At the foot of the Ivan the Great Bell-Tower, on a granite base (designed by the Neo - classical French architect Auguste - Richard Montferrand), is the world's largest bell, the 210 ton Tsar Bell. It was cast in the Kremlin by the foundry man Ivan Motorin and his son Mikhail in 1733-35. Russian masters Vasily Kobelev, Piotr Kokhtev, Piotr Serebriakov and others skillfully adorned the surface of the bell with relief representations of the second Romanov tsar Alexei Mikhailovich and Empress Anna Ioannovna, five icons and two inscriptions. A fire that swept Moscow in 1737 also engulfed the Kremlin, and when water was poured on the hot bell it cracked and an 11.5 ton piece broke off. The bell stands 6.14 m (20 ft) high and has a diameter at the base of 6.60 m (22 ft). It consists of just under 80 per cent copper.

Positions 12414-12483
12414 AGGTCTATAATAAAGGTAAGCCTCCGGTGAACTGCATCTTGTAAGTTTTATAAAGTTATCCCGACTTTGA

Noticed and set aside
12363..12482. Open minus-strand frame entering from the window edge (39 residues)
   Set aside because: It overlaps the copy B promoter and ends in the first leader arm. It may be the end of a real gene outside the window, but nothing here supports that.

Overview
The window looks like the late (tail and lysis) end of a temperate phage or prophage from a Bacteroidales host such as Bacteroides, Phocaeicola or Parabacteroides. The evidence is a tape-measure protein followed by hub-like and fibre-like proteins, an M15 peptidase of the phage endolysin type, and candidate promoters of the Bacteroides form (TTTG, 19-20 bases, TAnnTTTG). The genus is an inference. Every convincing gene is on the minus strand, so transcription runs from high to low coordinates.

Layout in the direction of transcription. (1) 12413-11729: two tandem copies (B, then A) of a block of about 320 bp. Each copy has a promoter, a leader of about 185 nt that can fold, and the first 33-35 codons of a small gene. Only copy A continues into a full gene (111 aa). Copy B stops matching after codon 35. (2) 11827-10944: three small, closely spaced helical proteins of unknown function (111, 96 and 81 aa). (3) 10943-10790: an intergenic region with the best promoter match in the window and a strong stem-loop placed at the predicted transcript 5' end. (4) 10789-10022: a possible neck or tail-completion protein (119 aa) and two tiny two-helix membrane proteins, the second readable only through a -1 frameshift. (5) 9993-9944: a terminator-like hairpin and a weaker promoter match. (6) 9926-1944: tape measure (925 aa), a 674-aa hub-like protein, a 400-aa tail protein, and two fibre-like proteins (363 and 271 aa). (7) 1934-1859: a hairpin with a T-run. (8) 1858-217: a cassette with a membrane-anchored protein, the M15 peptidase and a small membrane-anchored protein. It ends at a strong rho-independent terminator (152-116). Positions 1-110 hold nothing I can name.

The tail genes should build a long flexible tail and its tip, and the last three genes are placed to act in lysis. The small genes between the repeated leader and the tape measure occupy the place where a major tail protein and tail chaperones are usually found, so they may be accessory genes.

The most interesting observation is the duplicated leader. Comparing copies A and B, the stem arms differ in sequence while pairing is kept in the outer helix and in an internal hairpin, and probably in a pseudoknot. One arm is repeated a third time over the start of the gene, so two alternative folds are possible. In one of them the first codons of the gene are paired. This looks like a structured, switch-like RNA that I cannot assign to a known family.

The Tsar Cannon is an interesting specimen of sixteenth - century foundry work. It was cast of bronze in 1586 by the Russian master Andrei Shchokhov. It weighs nearly 40 tons and has a barrel 5.34 m (17 ft) long and a bore of 890 mm (35 in). This is the largest bore of any cannon in the world. Its ornate carriage and the cannon balls lined up near it are decorative and were cast of pig-iron in 1835 at the Berd works in St.Petersburg. The cannon balls weigh a ton each.
Next to the Annunciation Cathedral is Granovitaya Palata (the Faceted Chamber),